This guidance is aimed at prescribers working within both the acute setting and primary care to guide antiplatelet therapy in patients with Chronic Stable Angina or an Acute Coronary Syndrome (ACS).
Prescription of Antiplatelet Therapy in the Secondary Prevention of Coronary Heart Disease (55)
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A guideline is intended to assist healthcare professionals in the choice of disease-specific treatments.
Clinical judgement should be exercised on the applicability of any guideline, influenced by individual patient characteristics. Clinicians should be mindful of the potential for harmful polypharmacy and increased susceptibility to adverse drug reactions in patients with multiple morbidities or frailty.
If, after discussion with the patient or carer, there are good reasons for not following a guideline, it is good practice to record these and communicate them to others involved in the care of the patient.
- For patients in sinus rhythm who have chronic stable angina, the standard long- term antithrombotic treatment should be aspirin 75mg once daily.
- For patients in sinus rhythm who have chronic stable angina, who have an allergy to, or are intolerant of aspirin, the standard long-term antithrombotic treatment should be clopidogrel 75mg once daily.
- All patients admitted with suspected ACS should be treated with aspirin 300mg stat then 75mg once daily plus ticagrelor 180mg stat then 90mg twice daily until the results of a 12 hour troponin test are known; see ACS guideline in NHSGGC Therapeutics Handbook.
- For ACS patients who are subsequently found to be troponin negative, ticagrelor should be discontinued.
- For patients who are diagnosed with a troponin positive ACS, the antithrombotic treatment of choice is dual antiplatelet therapy (DAPT) consisting of aspirin 75mg once daily plus ticagrelor 90mg twice daily.
- Patients with a diagnosis of troponin positive ACS who are treated medically or undergo PCI with a bare metal stent (or balloon angioplasty alone) should receive DAPT for 12 weeks. Long-term antiplatelet therapy thereafter should be aspirin 75mg once daily.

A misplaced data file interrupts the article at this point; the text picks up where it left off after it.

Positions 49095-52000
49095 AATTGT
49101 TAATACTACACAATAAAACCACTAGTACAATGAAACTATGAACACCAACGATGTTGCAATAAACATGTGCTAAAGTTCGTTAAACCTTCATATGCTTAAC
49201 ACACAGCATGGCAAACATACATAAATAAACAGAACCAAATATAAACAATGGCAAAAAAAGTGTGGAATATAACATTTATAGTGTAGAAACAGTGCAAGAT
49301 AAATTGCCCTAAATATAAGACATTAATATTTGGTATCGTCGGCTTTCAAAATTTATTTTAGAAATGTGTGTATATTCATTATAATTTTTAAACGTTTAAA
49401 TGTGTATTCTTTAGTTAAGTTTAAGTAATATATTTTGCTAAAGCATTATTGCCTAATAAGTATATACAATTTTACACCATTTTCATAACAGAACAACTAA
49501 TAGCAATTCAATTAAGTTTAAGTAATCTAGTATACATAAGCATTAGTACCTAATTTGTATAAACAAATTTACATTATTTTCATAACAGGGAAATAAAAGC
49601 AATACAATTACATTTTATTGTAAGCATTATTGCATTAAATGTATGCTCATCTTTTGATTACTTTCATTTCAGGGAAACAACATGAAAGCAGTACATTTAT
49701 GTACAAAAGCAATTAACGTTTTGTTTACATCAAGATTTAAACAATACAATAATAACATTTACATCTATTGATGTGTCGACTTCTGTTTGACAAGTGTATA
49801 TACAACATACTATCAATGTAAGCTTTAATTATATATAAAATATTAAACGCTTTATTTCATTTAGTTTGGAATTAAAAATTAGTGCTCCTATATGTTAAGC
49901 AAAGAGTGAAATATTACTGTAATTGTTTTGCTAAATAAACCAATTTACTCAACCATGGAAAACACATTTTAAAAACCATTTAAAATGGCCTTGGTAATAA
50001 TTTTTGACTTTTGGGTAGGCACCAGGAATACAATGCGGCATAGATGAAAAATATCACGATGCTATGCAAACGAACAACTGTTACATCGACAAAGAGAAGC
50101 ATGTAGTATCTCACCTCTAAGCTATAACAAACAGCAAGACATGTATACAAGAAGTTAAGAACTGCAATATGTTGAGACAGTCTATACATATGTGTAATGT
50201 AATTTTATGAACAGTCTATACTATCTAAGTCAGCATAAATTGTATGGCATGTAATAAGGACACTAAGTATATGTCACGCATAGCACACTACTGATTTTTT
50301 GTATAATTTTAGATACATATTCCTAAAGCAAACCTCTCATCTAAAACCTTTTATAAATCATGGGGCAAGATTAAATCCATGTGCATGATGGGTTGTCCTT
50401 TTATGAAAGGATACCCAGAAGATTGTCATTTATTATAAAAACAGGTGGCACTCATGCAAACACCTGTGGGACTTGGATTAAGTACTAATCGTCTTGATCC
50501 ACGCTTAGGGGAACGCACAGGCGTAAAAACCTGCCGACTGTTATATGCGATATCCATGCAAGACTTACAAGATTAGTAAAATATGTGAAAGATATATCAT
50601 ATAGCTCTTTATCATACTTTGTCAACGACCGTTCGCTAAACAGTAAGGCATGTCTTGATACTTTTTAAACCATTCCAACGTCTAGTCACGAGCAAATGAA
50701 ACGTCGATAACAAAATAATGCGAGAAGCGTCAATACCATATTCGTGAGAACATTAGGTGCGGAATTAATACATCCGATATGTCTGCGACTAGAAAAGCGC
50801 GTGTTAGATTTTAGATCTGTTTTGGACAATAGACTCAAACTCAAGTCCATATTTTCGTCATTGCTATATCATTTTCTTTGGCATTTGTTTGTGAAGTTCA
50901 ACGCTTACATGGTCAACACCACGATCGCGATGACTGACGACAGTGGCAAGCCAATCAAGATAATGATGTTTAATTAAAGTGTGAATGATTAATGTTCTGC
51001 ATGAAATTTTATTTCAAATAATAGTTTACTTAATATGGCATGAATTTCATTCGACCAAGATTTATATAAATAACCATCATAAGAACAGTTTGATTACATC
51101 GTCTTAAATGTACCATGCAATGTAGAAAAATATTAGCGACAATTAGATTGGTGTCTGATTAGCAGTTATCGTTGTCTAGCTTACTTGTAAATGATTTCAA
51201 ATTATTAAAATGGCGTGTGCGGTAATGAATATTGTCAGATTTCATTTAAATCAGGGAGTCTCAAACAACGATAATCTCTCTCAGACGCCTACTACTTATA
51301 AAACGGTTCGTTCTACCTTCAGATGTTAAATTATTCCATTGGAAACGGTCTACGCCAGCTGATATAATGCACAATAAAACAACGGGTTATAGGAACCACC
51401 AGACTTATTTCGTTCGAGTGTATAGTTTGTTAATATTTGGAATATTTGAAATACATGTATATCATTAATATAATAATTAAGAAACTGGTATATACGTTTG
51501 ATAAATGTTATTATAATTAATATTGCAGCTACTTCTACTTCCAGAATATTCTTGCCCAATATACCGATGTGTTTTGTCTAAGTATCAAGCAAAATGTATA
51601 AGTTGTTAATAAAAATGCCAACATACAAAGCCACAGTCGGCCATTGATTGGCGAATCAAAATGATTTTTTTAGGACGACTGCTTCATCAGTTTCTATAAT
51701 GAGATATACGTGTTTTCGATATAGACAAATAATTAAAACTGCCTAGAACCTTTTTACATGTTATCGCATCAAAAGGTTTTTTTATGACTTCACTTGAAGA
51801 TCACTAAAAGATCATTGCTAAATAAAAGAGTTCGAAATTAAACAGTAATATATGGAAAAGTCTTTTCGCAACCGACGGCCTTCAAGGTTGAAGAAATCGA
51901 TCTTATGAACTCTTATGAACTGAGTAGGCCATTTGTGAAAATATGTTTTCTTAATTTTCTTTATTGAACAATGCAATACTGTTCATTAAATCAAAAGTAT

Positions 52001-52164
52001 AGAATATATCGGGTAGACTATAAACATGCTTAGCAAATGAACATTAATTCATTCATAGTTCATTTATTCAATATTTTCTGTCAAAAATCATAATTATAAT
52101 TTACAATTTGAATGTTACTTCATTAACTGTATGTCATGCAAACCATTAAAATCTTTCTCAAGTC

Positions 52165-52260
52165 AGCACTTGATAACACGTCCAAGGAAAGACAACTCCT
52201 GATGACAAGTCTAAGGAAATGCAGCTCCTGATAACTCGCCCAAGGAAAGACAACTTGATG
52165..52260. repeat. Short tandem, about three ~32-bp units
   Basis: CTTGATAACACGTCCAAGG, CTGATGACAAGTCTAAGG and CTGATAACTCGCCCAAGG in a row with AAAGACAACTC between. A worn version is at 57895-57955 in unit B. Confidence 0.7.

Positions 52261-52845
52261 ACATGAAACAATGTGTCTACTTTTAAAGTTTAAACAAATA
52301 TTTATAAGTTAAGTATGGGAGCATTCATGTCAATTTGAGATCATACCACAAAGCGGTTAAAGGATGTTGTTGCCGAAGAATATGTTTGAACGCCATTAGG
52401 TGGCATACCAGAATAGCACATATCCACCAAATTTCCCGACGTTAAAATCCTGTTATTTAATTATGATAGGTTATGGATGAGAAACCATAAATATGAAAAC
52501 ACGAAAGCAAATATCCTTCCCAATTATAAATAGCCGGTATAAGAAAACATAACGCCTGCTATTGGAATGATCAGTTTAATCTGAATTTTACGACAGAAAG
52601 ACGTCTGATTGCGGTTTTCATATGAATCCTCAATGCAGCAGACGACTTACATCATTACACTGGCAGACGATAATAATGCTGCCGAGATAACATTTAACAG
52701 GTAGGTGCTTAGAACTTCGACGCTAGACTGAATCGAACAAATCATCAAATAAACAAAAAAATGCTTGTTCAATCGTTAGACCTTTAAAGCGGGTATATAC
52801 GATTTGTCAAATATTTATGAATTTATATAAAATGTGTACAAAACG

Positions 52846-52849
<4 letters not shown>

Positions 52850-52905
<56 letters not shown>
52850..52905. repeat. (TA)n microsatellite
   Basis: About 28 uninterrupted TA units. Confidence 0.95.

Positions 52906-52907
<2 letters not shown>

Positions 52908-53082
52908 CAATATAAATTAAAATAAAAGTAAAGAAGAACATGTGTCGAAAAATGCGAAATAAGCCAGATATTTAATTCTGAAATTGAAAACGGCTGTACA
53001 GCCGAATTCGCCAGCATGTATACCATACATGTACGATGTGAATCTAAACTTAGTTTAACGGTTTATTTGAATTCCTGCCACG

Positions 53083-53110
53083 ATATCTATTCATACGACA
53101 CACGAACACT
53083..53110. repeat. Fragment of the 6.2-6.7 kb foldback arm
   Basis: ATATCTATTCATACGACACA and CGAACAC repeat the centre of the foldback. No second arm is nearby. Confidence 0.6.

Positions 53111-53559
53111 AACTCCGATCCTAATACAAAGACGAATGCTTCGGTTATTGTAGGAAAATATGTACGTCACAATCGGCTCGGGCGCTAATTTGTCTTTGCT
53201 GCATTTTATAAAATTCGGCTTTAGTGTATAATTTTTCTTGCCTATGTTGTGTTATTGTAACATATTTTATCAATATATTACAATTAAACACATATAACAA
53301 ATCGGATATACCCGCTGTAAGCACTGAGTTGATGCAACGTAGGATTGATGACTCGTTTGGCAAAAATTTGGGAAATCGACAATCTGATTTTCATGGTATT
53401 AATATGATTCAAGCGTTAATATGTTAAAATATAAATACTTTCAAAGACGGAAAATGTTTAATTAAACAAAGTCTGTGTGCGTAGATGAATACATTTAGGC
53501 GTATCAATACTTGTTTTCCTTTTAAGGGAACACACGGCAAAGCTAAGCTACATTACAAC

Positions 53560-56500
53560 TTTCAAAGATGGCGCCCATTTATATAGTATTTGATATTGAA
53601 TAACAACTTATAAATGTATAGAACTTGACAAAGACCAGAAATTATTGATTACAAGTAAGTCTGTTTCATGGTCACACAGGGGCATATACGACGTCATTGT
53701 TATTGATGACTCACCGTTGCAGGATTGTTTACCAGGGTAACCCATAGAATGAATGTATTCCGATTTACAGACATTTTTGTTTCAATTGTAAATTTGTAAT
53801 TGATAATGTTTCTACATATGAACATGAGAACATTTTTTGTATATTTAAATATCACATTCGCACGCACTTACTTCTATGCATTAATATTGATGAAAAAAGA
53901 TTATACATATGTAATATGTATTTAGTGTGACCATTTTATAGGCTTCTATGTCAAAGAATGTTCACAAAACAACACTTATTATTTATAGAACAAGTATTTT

- Patients with a diagnosis of troponin positive ACS who undergo PCI with a drug eluting stent should receive DAPT for 26 weeks. Long-term antiplatelet therapy thereafter should be aspirin 75mg once daily.
- For patients who undergo elective PCI, dual antiplatelet therapy consists of aspirin 75mg daily and clopidogrel 75mg daily.
- Patients treated with a bare metal stent (or balloon angioplasty alone) should receive DAPT for four weeks. Long-term antiplatelet therapy should be aspirin 75mg once daily.
- Patients treated with a drug eluting stent should receive DAPT for 26 weeks. Long-term antiplatelet therapy should be aspirin 75mg once daily.
- This combination is associated with a significantly higher major haemorrhage complication rate than either agent alone, without offering any proven benefit in reducing ischaemic or thrombo-embolic events (except in patients with metallic prosthetic heart valves).
Patients on warfarin who develop an indication for an anti-platelet agent (e.g. thrombotic stroke, ACS)
- Low thrombosis risk patients (e.g. moderate risk AF, DVT > three months previously) who develop an indication for DAPT (e.g. AF patient requiring coronary stent) should stop warfarin or receive triple therapy for as short a time as possible. Consideration should be given to the use of a bare metal stent; see NHSGGC AF guideline for further advice.
- High thrombosis risk patients (e.g. high risk AF, recent VTE) developing an ACS, require specialist advice and should be considered for triple therapy.
Patients on anti-platelet agents who develop an indication for warfarin therapy (e.g. AF, DVT)
- Patients with stable vascular disease on a single anti-platelet agent - this agent should be discontinued for the duration of warfarin therapy.
- Patients with unstable vascular disease (e.g. recent ACS or stent) receiving DAPT warfarin should be commenced cautiously with close monitoring. Discontinuation of aspirin +/- ticagrelor / clopidogrel earlier than planned should be discussed with an interventional cardiologist.
It is accepted that some high thrombotic risk patients, with low inherent bleeding risk, may merit short term triple therapy, however each case should be considered individually with a full risk: benefit assessment.
On aspirin monotherapy
- Add ticagrelor 90mg twice daily as per above guidance.
On clopidogrel monotherapy due to previous aspirin gastrointestinal intolerance
- Re-start aspirin 75mg daily (with PPI cover if required) and change clopidogrel to ticagrelor 90mg twice daily as per guidance above.
On clopidogrel monotherapy due to previous TIA / CVA
- Stop clopidogrel.
- Add aspirin 75mg daily and ticagrelor 90mg twice daily.
- Stop aspirin and ticagrelor after DAPT course complete.
- Restart clopidogrel 75mg daily.
On aspirin and clopidogrel after previous ACS admission
- Switch clopidogrel to ticagrelor 90mg twice daily as per above guidance.